• DPW should take responsibility for seeing that priority sidewalk repairs are made, whether using its own staff or contractors. This will help ensure consistent sidewalk quality and timely repairs. It should offer property owners the option of undertaking repairs themselves and receiving reimbursement). DOMI may also be involved when projects involve ADA curb ramp (re)construction, and initiating reconstruction of steps, streets, and bridges.
  • Social vulnerability factors should significantly influence prioritization of sidewalk improvements, such as where residents have low rates of car ownership and where sidewalks provide vital access to schools, parks, and neighborhood services. Extent of sidewalk damage and pedestrian traffic are also appropriate factors influencing priority. Order of repair request should have lower influence in prioritization.
  • Identification of needed repairs should include a combination of community reporting via the 311 system, and City inspections to verify the requests and identify any greater extent of repairs that may be merited for a whole block, not just one property.
  • During sidewalk reconstruction, review the legality of existing adjacent curb cuts and explore removal of illegal curb cuts. Additionally, examine if street tree plantings may be suitable for the newly reconstructed sidewalk conditions; if yes, encourage property owners to plant new street trees, perhaps in coordination with TreeVitalize.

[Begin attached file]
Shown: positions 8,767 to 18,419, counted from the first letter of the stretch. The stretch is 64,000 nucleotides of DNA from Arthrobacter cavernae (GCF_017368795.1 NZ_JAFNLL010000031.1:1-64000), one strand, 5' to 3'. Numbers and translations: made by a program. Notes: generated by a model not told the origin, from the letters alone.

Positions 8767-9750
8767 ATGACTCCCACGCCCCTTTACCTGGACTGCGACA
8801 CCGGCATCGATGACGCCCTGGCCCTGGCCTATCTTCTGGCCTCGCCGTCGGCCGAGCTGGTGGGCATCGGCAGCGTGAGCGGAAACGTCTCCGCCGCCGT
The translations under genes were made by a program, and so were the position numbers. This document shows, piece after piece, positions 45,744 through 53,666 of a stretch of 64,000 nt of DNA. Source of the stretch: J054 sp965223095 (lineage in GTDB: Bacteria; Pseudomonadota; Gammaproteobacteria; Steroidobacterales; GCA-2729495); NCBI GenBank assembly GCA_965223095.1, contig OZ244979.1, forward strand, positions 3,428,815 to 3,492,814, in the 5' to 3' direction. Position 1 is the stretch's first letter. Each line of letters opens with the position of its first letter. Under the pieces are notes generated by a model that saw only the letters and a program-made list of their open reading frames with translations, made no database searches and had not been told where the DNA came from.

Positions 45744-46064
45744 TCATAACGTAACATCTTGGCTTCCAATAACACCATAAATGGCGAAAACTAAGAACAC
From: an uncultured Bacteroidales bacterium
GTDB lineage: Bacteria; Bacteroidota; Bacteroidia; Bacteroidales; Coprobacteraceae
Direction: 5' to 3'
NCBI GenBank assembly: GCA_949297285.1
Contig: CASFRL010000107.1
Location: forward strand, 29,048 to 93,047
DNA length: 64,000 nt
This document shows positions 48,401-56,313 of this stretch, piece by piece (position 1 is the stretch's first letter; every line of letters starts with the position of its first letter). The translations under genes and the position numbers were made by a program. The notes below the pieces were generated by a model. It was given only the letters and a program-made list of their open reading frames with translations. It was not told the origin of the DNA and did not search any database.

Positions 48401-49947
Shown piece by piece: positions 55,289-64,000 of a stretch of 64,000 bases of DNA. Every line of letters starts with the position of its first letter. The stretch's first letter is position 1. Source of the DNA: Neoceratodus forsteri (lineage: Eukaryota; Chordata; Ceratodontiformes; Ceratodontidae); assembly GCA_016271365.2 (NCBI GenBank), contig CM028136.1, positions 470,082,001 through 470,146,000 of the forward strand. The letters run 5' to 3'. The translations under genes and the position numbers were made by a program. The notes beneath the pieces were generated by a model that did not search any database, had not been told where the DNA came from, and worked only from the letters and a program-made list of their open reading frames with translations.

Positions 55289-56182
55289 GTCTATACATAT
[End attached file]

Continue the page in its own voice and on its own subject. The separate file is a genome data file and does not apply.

Potential funding sources for the program include the following:

  • Federal transportation fund allocations
  • PennDOT Transportation Alternatives funding program
  • Southwestern Pennsylvania Commission Transportation Alternatives funding program
  • Portion of state sales and income taxes (Allentown)
  • City’s own general funds and general obligation bonds (St. Louis, Denver, others). Some cities provide council members discretion in allocation of capital funds within their district.
  • Fee on rideshare companies like Uber and Lyft, charged annually in proportion to ride (Boston)
  • Some cost-sharing with higher-income property owners. Philadelphia charges property owners up to 30% of repair cost and covers the remainder itself.
  • Special assessment district. The East Allegheny Community Council ( has utilized local property assessments for sidewalk improvements in the East Ohio Street corridor. New Orleans applies a special infrastructure fee to Downtown and the French Quarter, and allocates a portion of revenues to sidewalk and street lighting improvements in those areas. To address the challenges faced by lower-income property owners, any application of this approach in Oakland should not impose fees on low-income owner-occupants. It might best be applied as an initiative of the established OBID district.

When to start: 0-2 years

Duration: Ongoing

Estimated costs: $-$$ (out of $$$$)

Project lead(s): Mayor’s Office, City Council, DOMI, DPW

Project partner(s): OPDC, OBID, neighborhood organizations, commercial property owners

Potential funding source(s): See project goals and components section.

Examples, illustrations, data